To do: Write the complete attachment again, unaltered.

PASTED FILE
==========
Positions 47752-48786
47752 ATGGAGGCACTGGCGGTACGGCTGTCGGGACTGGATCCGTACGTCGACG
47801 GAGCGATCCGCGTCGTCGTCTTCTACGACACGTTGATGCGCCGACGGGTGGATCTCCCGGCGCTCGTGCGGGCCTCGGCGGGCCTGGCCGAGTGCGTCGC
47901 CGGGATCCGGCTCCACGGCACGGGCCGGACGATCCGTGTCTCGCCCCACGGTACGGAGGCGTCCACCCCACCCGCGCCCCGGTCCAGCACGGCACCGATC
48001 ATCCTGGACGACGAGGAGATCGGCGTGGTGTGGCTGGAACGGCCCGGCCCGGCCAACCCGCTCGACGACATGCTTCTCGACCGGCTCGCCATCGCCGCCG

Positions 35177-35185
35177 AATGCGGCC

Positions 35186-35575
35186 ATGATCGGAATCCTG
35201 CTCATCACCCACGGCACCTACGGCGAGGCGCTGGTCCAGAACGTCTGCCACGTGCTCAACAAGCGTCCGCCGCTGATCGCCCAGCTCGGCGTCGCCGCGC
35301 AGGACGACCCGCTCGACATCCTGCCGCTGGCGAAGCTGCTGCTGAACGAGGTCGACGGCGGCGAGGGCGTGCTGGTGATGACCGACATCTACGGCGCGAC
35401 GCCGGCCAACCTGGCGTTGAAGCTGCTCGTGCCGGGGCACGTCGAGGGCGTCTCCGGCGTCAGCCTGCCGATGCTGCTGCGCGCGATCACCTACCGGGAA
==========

Positions 47752-48786
47752 ATGGAGGCACTGGCGGTACGGCTGTCGGGACTGGATCCGTACGTCGACG
47801 GAGCGATCCGCGTCGTCGTCTTCTACGACACGTTGATGCGCCGACGGGTGGATCTCCCGGCGCTCGTGCGGGCCTCGGCGGGCCTGGCCGAGTGCGTCGC
47901 CGGGATCCGGCTCCACGGCACGGGCCGGACGATCCGTGTCTCGCCCCACGGTACGGAGGCGTCCACCCCACCCGCGCCCCGGTCCAGCACGGCACCGATC
48001 ATCCTGGACGACGAGGAGATCGGCGTGGTGTGGCTGGAACGGCCCGGCCCGGCCAACCCGCTCGACGACATGCTTCTCGACCGGCTCGCCATCGCCGCCG

Positions 35177-35185
35177 AATGCGGCC

Positions 35186-35575
35186 ATGATCGGAATCCTG
35201 CTCATCACCCACGGCACCTACGGCGAGGCGCTGGTCCAGAACGTCTGCCACGTGCTCAACAAGCGTCCGCCGCTGATCGCCCAGCTCGGCGTCGCCGCGC
35301 AGGACGACCCGCTCGACATCCTGCCGCTGGCGAAGCTGCTGCTGAACGAGGTCGACGGCGGCGAGGGCGTGCTGGTGATGACCGACATCTACGGCGCGAC
35401 GCCGGCCAACCTGGCGTTGAAGCTGCTCGTGCCGGGGCACGTCGAGGGCGTCTCCGGCGTCAGCCTGCCGATGCTGCTGCGCGCGATCACCTACCGGGAA